United States of America, Plaintiff-appellee, v. Harold F. Hoffman, Defendant-appellant, 927 F.2d 597 (4th Cir. 1991)Annotate this Case
Appeal from the United States District Court for the Southern District of West Virginia, at Charleston. Charles H. Haden II, Chief District Judge. (CR-86-54-2)
Arthur T. Ciccarello and Robert Paul Martin, Lewis, Ciccarello & Friedberg, Charleston, W.V., for appellant.
Michael W. Carey, United States Attorney, Larry Robert Ellis, Assistant United States Attorney, Office of the United States Attorney, Charleston, W.Va., for appellee.
Before WIDENER, PHILLIPS and MURNAGHAN, Circuit Judges.
Hoffman was convicted after trial by jury on July 9, 1986 on 14 counts of an indictment. Seven counts of the indictment were for mail fraud under 18 U.S.C. §§ 1341 and 2, and seven counts of the indictment were for making false statements under 18 U.S.C. §§ 1001 and 2.
No appeal was taken from the conviction.
Later, upon a revocation of probation, a writ of coram nobis was filed in which the convictions were attacked under McNally v. United States, 483 U.S. 350 (1987).
The district court, having instructed the jury on the mail fraud counts that mail fraud might include a scheme in conflict with standards of moral uprightness, fundamental honesty, fair play, and right dealing and that depriving an employer of one's honest service, etc., might constitute a scheme to defraud, granted the writ as to the mail fraud convictions.
The district court noted, however, that the conviction on the counts of the indictment for making false statements was not based on any theory prohibited by McNally, but was based on the charge that Hoffman had made or caused to be made, or used or caused to be used, a writing or document which was false as to a material fact in relation to a matter within the jurisdiction of a department of the United States. That court was of opinion that there was no overlap between the elements of the two types of offenses charged, the essence of the mail fraud charge being the execution of a scheme to defraud by use of the mails, and the essence of the false statement charge being the making of the false statement as to a material fact. We agree with the district court.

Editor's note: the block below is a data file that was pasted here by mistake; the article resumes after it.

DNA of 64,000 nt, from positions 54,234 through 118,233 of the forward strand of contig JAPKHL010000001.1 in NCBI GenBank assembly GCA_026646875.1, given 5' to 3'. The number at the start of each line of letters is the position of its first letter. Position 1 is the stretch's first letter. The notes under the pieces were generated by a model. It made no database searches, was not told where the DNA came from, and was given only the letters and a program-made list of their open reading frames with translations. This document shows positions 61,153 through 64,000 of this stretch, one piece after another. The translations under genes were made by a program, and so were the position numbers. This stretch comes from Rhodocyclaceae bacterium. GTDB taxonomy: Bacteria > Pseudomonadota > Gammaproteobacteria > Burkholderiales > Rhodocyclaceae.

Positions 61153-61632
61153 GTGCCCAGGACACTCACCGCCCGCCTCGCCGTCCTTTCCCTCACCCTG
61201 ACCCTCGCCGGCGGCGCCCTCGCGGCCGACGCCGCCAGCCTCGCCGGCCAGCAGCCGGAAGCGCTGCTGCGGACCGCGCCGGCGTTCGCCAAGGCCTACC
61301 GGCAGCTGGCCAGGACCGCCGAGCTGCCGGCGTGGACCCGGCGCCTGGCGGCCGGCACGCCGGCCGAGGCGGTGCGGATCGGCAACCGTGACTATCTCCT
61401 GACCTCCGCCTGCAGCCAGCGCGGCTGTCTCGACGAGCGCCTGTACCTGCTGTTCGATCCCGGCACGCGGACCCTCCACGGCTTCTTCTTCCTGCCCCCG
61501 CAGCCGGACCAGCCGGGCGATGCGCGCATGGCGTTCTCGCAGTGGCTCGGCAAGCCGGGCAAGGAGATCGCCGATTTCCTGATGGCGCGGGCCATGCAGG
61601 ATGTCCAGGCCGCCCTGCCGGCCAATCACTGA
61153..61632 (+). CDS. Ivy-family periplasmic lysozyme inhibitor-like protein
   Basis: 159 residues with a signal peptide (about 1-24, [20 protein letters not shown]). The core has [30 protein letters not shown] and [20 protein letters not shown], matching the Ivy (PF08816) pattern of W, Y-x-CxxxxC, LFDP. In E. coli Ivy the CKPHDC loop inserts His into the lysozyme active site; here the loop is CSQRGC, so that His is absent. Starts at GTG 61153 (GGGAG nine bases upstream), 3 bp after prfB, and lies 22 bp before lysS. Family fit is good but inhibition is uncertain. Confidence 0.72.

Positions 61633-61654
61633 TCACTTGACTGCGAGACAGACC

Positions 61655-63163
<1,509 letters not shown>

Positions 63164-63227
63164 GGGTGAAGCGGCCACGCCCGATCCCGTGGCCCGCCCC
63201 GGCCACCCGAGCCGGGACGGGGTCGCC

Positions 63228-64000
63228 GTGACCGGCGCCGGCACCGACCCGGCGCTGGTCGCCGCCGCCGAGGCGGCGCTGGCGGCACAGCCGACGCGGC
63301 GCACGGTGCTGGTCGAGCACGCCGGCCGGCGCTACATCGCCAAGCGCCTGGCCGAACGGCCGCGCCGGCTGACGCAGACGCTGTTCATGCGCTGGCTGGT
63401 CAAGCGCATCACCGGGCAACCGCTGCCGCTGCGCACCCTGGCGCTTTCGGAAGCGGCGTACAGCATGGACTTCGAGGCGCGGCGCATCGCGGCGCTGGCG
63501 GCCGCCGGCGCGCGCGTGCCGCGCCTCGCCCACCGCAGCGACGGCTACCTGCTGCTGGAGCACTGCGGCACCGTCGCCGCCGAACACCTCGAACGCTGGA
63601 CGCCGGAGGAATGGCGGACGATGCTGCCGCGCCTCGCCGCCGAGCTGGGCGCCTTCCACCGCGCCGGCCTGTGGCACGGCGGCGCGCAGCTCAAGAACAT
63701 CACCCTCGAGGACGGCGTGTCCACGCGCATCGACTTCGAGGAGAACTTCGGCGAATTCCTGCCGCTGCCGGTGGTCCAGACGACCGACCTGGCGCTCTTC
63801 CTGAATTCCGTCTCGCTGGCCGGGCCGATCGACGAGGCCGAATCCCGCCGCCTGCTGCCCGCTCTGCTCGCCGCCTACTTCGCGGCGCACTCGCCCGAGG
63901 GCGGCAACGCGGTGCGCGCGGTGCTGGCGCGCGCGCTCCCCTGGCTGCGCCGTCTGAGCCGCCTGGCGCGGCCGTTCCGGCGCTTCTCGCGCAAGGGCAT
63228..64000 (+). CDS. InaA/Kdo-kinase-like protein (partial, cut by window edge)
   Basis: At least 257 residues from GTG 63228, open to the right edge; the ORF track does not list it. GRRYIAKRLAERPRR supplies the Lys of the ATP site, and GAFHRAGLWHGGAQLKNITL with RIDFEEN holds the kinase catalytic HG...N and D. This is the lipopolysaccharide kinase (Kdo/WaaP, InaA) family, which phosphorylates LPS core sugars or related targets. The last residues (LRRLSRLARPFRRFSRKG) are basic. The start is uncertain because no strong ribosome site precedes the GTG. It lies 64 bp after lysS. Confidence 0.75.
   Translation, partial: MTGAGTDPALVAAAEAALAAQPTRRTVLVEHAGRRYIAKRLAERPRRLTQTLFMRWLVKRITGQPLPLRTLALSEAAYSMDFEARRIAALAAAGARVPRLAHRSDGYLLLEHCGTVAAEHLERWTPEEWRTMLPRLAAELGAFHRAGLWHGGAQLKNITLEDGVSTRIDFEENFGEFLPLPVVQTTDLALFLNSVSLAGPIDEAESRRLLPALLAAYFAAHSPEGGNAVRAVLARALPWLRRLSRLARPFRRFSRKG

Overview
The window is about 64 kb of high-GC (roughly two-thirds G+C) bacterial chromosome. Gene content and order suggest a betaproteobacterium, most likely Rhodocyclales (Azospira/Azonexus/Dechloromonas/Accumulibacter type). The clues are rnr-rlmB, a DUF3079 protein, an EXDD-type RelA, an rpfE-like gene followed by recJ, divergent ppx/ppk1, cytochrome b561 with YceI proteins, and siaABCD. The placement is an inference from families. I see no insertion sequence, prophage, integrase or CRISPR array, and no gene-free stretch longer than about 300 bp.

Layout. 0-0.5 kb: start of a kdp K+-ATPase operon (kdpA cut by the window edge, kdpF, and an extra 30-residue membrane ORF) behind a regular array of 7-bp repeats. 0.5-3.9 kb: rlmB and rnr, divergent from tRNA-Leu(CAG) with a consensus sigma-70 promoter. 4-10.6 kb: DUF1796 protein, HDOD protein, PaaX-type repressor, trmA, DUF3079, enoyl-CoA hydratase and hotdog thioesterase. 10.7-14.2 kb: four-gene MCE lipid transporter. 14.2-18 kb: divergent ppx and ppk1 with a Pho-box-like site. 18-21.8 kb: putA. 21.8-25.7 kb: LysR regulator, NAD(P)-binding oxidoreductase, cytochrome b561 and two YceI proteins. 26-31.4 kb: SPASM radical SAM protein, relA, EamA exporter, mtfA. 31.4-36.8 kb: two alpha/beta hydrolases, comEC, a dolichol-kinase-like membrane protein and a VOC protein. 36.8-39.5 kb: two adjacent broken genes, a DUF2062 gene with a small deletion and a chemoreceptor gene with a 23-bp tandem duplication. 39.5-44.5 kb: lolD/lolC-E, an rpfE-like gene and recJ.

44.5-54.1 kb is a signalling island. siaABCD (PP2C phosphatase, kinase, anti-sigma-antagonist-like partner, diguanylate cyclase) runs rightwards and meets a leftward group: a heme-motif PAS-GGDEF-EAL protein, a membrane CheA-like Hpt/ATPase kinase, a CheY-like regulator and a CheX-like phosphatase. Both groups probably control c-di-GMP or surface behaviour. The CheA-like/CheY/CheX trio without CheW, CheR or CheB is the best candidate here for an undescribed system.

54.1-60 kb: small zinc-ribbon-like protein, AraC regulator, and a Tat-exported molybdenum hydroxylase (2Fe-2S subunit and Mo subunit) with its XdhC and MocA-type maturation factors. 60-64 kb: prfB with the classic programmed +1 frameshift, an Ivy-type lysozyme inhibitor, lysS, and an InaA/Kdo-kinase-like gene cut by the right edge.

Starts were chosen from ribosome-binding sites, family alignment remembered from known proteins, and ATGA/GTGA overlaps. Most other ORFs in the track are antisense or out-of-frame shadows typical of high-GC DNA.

Hoffman argues that there is enough similarity in the charges, however, so that the mail fraud charges are bound to have spilled over and tainted the false statement charges. Even if the district court had not instructed the jury in a contrary manner, as we set forth below, we would not agree. But, in any event, the district court instructed the jury that they should give separate and independent consideration to each count of the indictment and as to each count, return its verdict of guilty or not guilty depending on whether every element of the offense had been proven beyond a reasonable doubt. Any possible confusion was thus eliminated.
We thus agree with the district court there is no merit to the petition for coram nobis with respect to the counts in the indictment for making false statements under 18 U.S.C. §§ 1001 and 2.
For the reasons expressed by the district court in its opinion, the judgment of the district court is